The Caucus Foundation Continues To Support Student Films, Shine Light on Young Filmmakers

Grantees of the Caucus Foundation grant program for student film makers in 2019

Image Courtesy of The Caucus website

Grantees of the Caucus Foundation grant program for student film makers in 2019

Linsey Towles, The Scroll, Co-Editor in Chief

On Thursday March 4, the Caucus Foundation held their annual Caucus Awards, awarding big Hollywood figures in the areas of film and producing in order to raise funds to support student film making. 

The Caucus Foundation is a non-profit charitable organization that hosts a Grants Award Program for university students to support their student films and productions. Since its establishment, the foundation has given nearly $2 million in grants to film students.

“[The Caucus] started out as a political advocacy group for producers but evolved into a way to mentor and bring up the next generation of young filmmakers, TV producers and screenwriters,” said Sharon Arnett, president of the Caucus Foundation to The Scroll.

The Caucus Awards show, this year hosted by American actor James Picken Jr. who is known for his role in Grey Anatomy, helps to sponsor the Caucus Foundation and their student grant program. 

Like many events in the past year, the awards show took on a virtual platform and was streamed online. This allowed for acceptance speeches and appearances from Hollywood names around the world, including Reese Witherspoon and Lauren Neastadter accepting Producers of the Year Award and Nicole Kidman presenting the Director of the Year Award to Suzanne Bier.   

Throughout the event others were rewarded for their work in film and television, with Aaron Sorkin winning the Writer of the Year Award, Vin Di Bona receiving the Caucus Legend Award, Marsai Martin winning the Inaugural Rising Star Award and Cali Katz winning the Educator of the Year Award. The Humanitarian Award was given to Jeanne and Tom Townsend.

While primarily coming to support university and film major students with their student films, the foundation has more recently begun the process of broadening their program to include reaching out to high school students and younger who are interested in the film industry. According to their mission statement, The Caucus aims to promote creativity and involvement from different students in all grade levels, without regard to race, color, sexual orientation or disability.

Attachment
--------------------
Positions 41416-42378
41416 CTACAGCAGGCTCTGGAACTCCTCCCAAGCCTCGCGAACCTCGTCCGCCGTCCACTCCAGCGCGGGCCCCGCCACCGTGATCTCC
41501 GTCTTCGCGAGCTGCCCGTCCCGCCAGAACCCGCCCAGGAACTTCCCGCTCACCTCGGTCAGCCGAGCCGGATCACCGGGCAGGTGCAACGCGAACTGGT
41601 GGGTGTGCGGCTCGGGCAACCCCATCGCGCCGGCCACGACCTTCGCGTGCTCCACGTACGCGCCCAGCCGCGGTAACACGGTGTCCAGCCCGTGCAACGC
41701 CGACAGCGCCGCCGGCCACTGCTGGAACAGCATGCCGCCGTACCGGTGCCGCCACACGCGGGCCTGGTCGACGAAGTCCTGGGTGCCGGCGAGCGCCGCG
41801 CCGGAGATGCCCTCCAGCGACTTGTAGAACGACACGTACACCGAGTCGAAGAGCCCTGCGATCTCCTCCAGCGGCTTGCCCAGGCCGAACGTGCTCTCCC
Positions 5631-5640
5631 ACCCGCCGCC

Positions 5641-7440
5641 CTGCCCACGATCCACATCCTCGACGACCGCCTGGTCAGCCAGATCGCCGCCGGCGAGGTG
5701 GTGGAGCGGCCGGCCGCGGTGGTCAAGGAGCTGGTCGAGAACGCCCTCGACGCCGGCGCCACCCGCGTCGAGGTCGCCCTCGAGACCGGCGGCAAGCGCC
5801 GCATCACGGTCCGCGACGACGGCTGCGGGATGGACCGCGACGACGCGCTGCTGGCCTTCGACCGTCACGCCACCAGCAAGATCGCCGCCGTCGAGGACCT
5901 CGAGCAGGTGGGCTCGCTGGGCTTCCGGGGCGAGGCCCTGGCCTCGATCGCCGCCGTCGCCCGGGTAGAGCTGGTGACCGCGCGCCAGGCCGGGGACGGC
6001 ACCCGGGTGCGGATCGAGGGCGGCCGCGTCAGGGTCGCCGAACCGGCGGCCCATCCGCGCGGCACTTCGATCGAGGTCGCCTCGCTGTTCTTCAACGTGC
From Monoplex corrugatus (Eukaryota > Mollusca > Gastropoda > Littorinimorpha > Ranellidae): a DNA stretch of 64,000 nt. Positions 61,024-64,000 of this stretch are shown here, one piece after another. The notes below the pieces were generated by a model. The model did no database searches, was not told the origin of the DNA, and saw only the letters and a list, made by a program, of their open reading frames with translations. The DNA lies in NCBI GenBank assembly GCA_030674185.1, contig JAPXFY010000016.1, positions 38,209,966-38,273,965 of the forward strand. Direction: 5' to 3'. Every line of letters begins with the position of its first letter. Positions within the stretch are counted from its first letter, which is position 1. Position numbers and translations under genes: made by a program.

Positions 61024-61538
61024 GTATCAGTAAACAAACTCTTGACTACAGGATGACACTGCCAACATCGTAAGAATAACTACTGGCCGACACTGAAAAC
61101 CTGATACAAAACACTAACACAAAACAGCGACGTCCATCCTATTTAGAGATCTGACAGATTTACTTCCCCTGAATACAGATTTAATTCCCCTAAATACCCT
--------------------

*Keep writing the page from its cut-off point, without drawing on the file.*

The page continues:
“We want to start looking at high school and grammar school talent pools to offer our services to help nurture them so they can be the next Steven Spielberg,” said Arnett. 

Gaining experience in the film industry has changed drastically among younger generations, as new technology has allowed for access to recording and special effects that would otherwise cost millions in film production. 

Caucus Co-chair Jim Hirsh emphasized the immense potential of young people interested in film and television today: “You can never replace the practical reality of spending time trying to write a script or make a film. The big difference for young people especially, high school age today, is that everyone can make a film.” 

Hirsh went on to say, “Imagine now what can be done with a phone. The technology is exploding around us and it’s going to affect everything but one thing: storytelling.”

The Caucus encourages young students, particularly high school students to start early in their film and television ambitions. Whether it be script writing, acting or filming, students can practice their craft at home, in their community or with their friends. “Make films. Write scripts. Do your craft and hone your techniques,” advised Arnett.  

Hirsh advised students who are interested in getting involved in the industry to,”Get out there and write, get out there and make films. Use the technology that exists today and have fun with it.” 

To learn more about The Caucus Foundation or to become more involved in upcoming outreach events and mentorships, visit their website by clicking here. They can also be found on Facebook and Twitter